Y Combinator is one of the most famous accelerator programs in the world. Since 2005, nearly 1600 nascent companies have benefited from its program. It goes without saying that this type of help is very much sought after worldwide. To help potential budding entrepreneurs the Mountain View headquartered company spread their knowledge by publishing in the magazine Quartz what they deem to be the most useful startups we’ll all need in 2018.
Specialists in Carbon Dioxide sequestration
Switching over to green energy may not be sufficient enough to meet the demands of the Paris Climate agreements, which have set out a maximum rise of 1.5°C in global temperature from climate change. To meet this target, another solution is at hand; sequestering carbon dioxide. This technology involves rapping carbon dioxide in the atmosphere, isolating it and rendering it harmless. Up to now though there are very few scalable technologies, even with calls for alarm from the Center for Carbon Removal.
Cultured meat farmers
Right now, with the advent of cultured meat, it is completely feasible to produce a food that is rich in protein without hurting a living animal. As well as that, traditional farming is also a major polluter: according the the EPA, greenhouse gases from agriculture are far higher than those created by automobiles. And let’s not forget the widespread use of antibiotics in farmed animals. The desire for a greener, healthier and ethical meat is why Y Combinator sees a future in cultured meat.
Producers becoming more ethical
Recently, the New York Times found that palm oil could be found in more than 50% of the products on our supermarket shelves. The direct consequence of this industry trend is the extinction of the Orangutan habitat. A better way of extracting the stuff without destroying the precious habitat is badly needed. For the moment, producers don’t particularly care: they jump in, chainsaw everything and burn the rest to the ground. This disaster could be a potential opportunity for young potential entrepreneurs.
Innovative shopping experiences
Amazon’s sales model is making brick and mortar stores uneasy. Instead of fighting the giant upfront, however, brands need to rethink their sales environment to offer a unique experience, according to the accelerator. Tesla, for example, uses their showrooms as a complementary step to the online sales process. Y Combinator thinks that start-ups that specialise in this domain could prove useful, and not just for sales; restaurants and entertainment venues could benefit all the same.
Finding a solution for improving Human memory
Right now, Transhumanism is a big trend in Silicon Valley. With the development of faster and better AIs, such as Google’s AlphaZero, humans could find themselves redundant. Outside of just improving memory, we could also be on the brink of finding a cure for Alzheimer’s. Could the solution be to combine man and machine? Y Combinator seems to think that innovations are sorely needed in this sector.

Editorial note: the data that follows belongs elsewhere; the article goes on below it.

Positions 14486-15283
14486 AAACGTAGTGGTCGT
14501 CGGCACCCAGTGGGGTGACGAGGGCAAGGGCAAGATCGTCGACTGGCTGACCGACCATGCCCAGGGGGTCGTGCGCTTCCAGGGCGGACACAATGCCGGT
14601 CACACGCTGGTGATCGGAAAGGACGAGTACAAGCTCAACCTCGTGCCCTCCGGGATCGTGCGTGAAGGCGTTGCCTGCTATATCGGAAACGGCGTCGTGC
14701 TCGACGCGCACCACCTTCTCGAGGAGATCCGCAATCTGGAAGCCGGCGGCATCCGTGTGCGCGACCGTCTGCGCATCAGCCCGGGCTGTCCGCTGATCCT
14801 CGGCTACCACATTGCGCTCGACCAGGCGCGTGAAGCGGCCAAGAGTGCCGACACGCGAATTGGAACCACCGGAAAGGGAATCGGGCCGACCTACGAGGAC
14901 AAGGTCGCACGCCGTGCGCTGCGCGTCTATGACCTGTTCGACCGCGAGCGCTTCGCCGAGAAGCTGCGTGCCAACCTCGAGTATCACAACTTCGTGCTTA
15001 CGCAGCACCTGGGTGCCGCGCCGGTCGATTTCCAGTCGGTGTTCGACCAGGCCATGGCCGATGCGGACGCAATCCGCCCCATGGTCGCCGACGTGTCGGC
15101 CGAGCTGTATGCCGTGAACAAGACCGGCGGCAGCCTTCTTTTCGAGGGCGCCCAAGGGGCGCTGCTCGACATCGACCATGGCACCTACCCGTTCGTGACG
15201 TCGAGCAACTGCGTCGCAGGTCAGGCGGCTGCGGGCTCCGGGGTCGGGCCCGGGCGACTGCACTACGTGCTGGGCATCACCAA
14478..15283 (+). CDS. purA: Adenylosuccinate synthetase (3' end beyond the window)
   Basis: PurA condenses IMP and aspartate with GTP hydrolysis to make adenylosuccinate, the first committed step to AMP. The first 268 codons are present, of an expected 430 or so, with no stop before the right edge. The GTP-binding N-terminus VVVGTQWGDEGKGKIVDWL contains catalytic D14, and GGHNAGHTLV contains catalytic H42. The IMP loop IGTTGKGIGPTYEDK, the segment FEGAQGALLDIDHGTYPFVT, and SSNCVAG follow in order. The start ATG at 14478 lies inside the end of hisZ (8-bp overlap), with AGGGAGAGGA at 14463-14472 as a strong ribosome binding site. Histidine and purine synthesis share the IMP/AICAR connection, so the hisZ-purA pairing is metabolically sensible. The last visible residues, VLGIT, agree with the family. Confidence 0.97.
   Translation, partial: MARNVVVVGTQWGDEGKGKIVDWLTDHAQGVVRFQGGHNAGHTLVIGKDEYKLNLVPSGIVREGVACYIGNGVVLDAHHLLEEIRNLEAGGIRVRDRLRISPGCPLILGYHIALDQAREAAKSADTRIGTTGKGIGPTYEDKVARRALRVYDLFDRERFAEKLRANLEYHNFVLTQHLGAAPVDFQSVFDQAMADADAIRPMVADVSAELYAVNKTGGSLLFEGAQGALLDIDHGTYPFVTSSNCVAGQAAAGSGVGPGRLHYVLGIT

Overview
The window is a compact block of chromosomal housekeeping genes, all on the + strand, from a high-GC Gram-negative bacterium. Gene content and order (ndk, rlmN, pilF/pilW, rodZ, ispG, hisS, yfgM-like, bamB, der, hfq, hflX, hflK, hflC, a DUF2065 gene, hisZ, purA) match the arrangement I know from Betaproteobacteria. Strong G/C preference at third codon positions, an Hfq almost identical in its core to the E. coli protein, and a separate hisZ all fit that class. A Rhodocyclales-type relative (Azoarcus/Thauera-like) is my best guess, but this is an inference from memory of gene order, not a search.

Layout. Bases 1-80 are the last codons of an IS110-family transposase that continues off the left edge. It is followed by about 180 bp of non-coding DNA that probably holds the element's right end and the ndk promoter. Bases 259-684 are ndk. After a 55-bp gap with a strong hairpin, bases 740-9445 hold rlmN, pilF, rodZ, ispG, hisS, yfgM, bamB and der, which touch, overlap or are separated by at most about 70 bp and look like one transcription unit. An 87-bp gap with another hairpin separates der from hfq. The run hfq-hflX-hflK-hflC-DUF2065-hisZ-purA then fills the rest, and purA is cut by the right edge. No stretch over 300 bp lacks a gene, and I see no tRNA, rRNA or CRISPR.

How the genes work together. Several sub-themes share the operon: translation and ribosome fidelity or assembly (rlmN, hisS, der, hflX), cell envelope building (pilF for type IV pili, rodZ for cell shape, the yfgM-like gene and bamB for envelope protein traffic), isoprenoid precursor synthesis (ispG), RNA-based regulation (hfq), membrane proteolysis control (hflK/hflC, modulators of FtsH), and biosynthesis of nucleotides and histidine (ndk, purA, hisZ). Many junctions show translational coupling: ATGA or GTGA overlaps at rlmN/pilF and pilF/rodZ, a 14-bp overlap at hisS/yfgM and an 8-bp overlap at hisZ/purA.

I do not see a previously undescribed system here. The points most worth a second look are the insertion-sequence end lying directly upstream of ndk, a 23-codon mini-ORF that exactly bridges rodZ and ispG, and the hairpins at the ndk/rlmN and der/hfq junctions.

Making us live longer
“We’re looking at seeding biotech companies focused on extending our lifespan. The first sector we want to focus on are age-related health issues and diseases” states Y Combinator. Google is already on the case with Verily and Calico, however there is plenty of room to play for small innovative start-ups.
DeepFake is getting out of hand, writes Motherboard. This AI driven technology allows the mapping of someone’s facial features onto someone else’s face and body in any video, and the rules of the Internet being what they are, porn was the first adopter of this by mapping celebs faces onto porn stars. Even though Twitter and Pornhub have put a ban on these videos a solution to figure out if it’s a DeepFake or not is still been sought out. Outside of its uses in porn these videos could be used to fake other types of videos, say by making it look like a video of a high political figure saying falsities, as reported by the University of Washington last summer.
Creating a platform that links the artist to their public
The internet is full of platforms for creatives to distribute their content. But the majority of these are just middlemen between the public and the artists audience, and after producers, or labels or agents take their cut, if the platform takes another cut – there’s nothing much left to the artists. A more informal and less taxing platform, in the style of Bandcamp, which would look at the financing of creatives as well as the sum of their output would be a fresh offering according to Y Combinator.
Speech recognition applications
39 million Americans possess a device with speech recognition software, such as Alexa or Google Home, reports TechCrunch. Y Combinator however thinks that these devices miss some functionality that would make them truly engaging and useful. What they seem to lack is true operability; they are still quite clunky. This where startups such as Josh.ai and Viv come in – however the accelerator thinks that there could be room for other players in this market.